As mentioned earlier, many countries in Africa have suffered grain shortages due to Russia’s embargo of Ukraine ports. Another result of this conflict is that the U.S. and the E.U. have stopped purchasing oil from Russia. While this was done voluntarily via import bans, it has left many in these countries scrambling to find new providers and oil trading partners. As a beneficial side-effect, however, businesses in the green energy industry have found new opportunities as companies look for new sources of power.

Food, water, oil, coal, and many other types of resources can be scarce. Moving into a region that is experiencing some form of scarcity can be a risk. You may find it difficult to keep your business running, especially if employees are unable to meet their basic needs. 


How Infortal Can Help You Assess and Mitigate Geopolitical Risks


If you don’t know what geopolitical risks you’re facing, you won’t be able to properly make decisions. You could end up moving into a region that is politically unstable. Civil unrest could break out, leading to rioting and looting. Civil war, economic instability, and resource scarcity can leave your business struggling to stay afloat. In some cases, you may even have to cut your loss, losing the thousands or millions of dollars you’ve invested. 

Infortal is here to help you avoid these outcomes. We can do a geopolitical risk assessment and deep dive due diligence to help you determine if the country or region you’re moving has been demonstrating factors that indicate a risk. We will provide you with as much information as possible about these potential risks and help you understand the threats you would face if you purchase a business or partner with a vendor in that country. With this information, you can make an informed decision. To learn more, reach out to Infortal today.


Related Posts

  Iran in the context of the Middle East’s geopolitical situation has long provided both political risks and business opportunities. The oil and gas sector, service and agriculture sectors, and a “noticeable state presence in manufacturing and finance services” dominate Iran’s economy. Aiming to move Iran away from a heavily oil-dependent economy, Iranian authorities have […]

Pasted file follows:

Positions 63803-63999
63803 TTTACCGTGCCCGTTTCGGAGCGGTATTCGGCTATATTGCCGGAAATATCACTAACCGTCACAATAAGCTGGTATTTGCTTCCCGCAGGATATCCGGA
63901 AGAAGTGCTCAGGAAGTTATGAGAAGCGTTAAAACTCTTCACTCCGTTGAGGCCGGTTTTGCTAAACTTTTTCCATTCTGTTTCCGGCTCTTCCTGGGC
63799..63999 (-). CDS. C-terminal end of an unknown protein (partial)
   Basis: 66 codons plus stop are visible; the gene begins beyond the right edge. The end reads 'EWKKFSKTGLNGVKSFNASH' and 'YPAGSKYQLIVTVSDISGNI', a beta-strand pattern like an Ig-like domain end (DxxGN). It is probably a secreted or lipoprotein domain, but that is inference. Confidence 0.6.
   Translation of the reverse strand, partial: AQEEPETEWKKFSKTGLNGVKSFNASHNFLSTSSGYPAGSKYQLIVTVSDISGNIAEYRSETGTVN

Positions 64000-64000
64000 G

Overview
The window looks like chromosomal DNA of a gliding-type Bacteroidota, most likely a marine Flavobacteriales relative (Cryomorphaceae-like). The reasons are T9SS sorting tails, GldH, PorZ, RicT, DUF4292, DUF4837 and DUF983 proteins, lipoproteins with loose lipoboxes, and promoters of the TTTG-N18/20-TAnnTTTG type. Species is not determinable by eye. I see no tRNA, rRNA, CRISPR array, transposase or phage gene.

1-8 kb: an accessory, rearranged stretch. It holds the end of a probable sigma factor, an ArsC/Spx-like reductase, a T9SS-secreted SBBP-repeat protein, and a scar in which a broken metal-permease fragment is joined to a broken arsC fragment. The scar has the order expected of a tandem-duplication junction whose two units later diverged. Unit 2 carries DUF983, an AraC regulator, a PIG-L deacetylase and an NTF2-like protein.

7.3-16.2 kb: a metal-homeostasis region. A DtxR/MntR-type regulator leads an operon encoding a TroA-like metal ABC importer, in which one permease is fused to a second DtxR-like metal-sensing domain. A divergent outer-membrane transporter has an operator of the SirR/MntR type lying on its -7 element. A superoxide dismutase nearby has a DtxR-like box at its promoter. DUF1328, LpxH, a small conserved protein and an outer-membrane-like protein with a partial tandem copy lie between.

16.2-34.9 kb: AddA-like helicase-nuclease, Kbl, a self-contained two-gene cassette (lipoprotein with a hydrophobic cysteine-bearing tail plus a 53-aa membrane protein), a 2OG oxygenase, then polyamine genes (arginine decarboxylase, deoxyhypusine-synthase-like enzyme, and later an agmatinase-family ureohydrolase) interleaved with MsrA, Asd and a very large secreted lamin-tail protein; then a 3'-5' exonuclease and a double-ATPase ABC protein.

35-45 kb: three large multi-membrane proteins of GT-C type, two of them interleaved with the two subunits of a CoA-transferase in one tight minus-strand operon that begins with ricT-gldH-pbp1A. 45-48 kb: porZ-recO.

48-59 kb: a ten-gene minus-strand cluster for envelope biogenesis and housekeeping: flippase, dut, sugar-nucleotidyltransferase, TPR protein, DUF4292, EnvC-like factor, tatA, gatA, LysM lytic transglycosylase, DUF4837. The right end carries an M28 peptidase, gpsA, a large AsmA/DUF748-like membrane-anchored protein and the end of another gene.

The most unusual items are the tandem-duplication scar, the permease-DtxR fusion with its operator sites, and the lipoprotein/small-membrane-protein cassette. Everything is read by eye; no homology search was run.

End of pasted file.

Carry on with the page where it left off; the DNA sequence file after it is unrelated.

Read more
As the conflict in Ukraine continues, Poland has played an increasingly important role in  mitigating tensions along NATO and the EU’s easternmost flank. Although Poland, Latvia,  Lithuania, and Estonia have jointly made-up Europe’s eastern front as NATO allies and members  of the EU for nearly 20 years, the strategic importance of their location has come […]
Read more
Albemarle corporation, agreed to a $2.8 million payment in penalties and disgorgement to the Securities and Exchange Commission (SEC) and Department of Justice (DOJ) to settle Foreign Corrupt Practices Act (FCPA) violations related to bribery in Vietnam, India, and Indonesia. According to the DOJ, Albemarle conspired to pay bribes to government officials in these countries […]
Read more
1 2 3 7

CLE Accredited Courses

Infortal’s Continuing Legal Education (CLE) courses are designed to equip executives, attorneys and risk managers with strategic insights to navigate the complex landscape of geopolitical risk. We cover topics such as international sanctions, regulatory risks, corporate espionage, AML, global warfare, anti-terrorist financing and corruption.

We can help you make informed decisions and mitigate potential risks for your business.
This is a block of text. Double-click this text to edit it.